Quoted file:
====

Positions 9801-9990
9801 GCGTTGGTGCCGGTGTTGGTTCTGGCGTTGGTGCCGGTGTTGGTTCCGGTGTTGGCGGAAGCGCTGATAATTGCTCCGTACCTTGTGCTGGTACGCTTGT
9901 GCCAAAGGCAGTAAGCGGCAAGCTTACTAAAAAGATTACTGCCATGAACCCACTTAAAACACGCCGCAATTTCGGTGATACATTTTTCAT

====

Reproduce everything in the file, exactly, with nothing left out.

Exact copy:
Positions 9801-9990
9801 GCGTTGGTGCCGGTGTTGGTTCTGGCGTTGGTGCCGGTGTTGGTTCCGGTGTTGGCGGAAGCGCTGATAATTGCTCCGTACCTTGTGCTGGTACGCTTGT
9901 GCCAAAGGCAGTAAGCGGCAAGCTTACTAAAAAGATTACTGCCATGAACCCACTTAAAACACGCCGCAATTTCGGTGATACATTTTTCAT